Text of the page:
‘All good things have to come to an end’: Students react to Arthur ending after 25 seasons

After 25 seasons, the beloved PBS Kids cartoon Arthur came to an end. (Submitted: WGBH Educational)

After 25 seasons, the beloved PBS Kids cartoon Arthur came to an end.

The show, which premiered in 1996, aired its final episode Feb. 20. In the finale – aptly titled “All Grown Up” – the show skips 20 years into the future and reveals what Arthur and his pals are up to as adults.

Francine Frensky heads a sneaker company, Buster Baxter is a teacher, D.W. Read is a traffic cop and Arthur Read – who now has hair and a beard – is a graphic novelist. The show’s events are revealed to be the plot of Arthur’s graphic novel memoir.

Marc Brown, author of the Arthur picture books and co-executive producer of the show, remarked on the show’s longevity, since some fans are parents who grew up with the show as kids.

“It’s something that I really treasure,” Brown told Variety.

Third-year St. Thomas University student Pat Craig was eight when Arthur first aired and now gets to watch his oldest children enjoy it at the same age. He is happy that through the show’s long run, it can continue to be enjoyed by new generations of kids.

Craig watched Arthur because his parents wanted him to watch educational TV. He enjoyed the way the show tackled issues that are important to introduce to children like bullying, relationships and family dynamics.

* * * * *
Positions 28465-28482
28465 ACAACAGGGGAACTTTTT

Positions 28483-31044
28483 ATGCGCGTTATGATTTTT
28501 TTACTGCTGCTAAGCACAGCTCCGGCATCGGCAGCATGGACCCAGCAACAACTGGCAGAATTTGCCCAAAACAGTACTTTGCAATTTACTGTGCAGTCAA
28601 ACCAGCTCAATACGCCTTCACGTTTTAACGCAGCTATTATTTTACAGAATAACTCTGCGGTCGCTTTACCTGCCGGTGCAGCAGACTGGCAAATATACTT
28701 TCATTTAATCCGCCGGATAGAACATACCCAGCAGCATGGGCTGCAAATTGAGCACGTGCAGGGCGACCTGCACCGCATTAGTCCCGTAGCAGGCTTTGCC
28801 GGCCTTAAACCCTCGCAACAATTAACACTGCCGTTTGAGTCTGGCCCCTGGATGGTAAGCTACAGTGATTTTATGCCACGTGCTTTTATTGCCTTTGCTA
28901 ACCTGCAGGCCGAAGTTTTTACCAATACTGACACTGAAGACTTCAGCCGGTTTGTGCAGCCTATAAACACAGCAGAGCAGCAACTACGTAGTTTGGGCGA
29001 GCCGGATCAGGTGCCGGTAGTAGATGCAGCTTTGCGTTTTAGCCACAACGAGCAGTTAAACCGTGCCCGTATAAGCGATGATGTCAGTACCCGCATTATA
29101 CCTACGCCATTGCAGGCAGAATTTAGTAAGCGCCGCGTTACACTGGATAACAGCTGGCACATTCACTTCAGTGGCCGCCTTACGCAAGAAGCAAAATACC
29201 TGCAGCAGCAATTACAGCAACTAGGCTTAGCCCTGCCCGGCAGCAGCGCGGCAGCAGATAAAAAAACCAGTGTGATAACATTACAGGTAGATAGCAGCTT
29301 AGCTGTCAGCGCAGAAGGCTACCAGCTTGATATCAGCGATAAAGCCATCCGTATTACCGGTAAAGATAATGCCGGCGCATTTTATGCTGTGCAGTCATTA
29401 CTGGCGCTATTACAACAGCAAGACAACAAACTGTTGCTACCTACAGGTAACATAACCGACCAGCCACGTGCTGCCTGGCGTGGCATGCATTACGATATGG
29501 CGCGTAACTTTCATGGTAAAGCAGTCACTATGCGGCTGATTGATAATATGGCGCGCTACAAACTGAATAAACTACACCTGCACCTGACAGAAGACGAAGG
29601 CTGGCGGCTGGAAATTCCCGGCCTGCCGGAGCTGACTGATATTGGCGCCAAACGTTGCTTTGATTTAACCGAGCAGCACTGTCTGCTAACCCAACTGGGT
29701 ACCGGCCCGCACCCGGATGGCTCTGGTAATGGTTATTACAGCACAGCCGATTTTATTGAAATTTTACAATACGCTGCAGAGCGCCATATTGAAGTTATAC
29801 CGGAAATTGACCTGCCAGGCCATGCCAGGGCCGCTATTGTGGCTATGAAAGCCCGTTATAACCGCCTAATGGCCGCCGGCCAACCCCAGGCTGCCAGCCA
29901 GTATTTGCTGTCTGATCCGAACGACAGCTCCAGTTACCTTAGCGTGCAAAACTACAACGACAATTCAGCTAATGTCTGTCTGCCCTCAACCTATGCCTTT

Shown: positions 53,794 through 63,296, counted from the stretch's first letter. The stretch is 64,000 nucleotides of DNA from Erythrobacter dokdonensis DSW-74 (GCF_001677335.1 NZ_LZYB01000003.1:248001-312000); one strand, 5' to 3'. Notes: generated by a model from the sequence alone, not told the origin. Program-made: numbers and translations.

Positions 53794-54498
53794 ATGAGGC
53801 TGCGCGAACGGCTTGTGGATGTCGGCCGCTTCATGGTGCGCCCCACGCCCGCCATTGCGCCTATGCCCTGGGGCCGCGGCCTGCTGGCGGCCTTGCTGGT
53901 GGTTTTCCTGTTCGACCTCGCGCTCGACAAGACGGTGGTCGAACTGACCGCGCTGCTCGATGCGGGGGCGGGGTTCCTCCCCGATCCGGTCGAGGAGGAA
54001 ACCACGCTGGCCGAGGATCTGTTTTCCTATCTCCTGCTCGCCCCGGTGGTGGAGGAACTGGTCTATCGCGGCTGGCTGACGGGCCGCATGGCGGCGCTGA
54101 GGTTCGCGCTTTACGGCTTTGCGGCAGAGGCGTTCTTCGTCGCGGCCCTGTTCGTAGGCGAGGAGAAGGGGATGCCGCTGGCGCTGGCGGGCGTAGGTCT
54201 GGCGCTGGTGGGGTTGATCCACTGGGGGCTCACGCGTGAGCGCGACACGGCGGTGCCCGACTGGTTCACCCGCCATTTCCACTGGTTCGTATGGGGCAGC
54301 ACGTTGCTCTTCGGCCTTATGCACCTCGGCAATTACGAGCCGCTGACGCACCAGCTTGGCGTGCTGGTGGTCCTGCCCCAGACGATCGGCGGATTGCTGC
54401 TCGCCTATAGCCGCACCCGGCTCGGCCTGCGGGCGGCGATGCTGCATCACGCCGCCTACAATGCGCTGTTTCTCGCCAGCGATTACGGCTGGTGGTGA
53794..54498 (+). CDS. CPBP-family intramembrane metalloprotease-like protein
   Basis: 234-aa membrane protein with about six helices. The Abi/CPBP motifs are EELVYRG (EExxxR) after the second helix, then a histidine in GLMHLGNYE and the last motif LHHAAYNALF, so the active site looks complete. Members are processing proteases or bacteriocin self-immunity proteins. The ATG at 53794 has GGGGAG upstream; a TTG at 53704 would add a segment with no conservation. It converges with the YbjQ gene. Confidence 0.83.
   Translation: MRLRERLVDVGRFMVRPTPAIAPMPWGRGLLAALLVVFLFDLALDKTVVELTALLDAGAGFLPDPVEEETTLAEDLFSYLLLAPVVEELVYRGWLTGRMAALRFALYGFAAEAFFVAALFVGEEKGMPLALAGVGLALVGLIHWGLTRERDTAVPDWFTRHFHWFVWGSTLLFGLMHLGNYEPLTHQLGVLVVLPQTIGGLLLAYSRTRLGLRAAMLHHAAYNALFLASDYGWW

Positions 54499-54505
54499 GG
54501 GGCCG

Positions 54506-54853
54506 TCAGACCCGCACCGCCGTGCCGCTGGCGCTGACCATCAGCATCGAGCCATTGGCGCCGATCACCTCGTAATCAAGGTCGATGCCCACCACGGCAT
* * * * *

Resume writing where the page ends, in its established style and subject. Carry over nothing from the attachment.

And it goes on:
“It was one of those shows that was just nice and wholesome and seemed like it dipped its toes into some important social subjects,” he said.

Second-year STU student Brandon Salick remembers coming home from school every day and watching Arthur. The show helped him connect with other kids who watched it — they would go to school after watching the latest episode and talk about it.

The show’s reggae-style theme song, sung by Ziggy Marley, was relatable to Salick because he’s from the Caribbean. He also related to Arthur’s relationship with his sister, D.W.

“There was the episode when Arthur punched D.W. and I had a younger sister,” he said. “Everybody has their little sibling rivalries and stuff … I kind of understood what an incident like that would be like.”

Salick was surprised to see Arthur become a graphic novelist.

“I didn’t think about what any of their jobs would have been when they got older,” he said.

Despite his love for the childhood show, Salick thought the show’s ending being Arthur‘s memoir was a “cop out.” 

“They could have done something way better than that,” he said.

Salik was still disappointed to see Arthur end because he said it was one of the last good kids’ shows on TV.

“It’s one of those shows that, it’s been going on for so long, you never think it would end,” he said. “But all good things have to come to an end sometime.”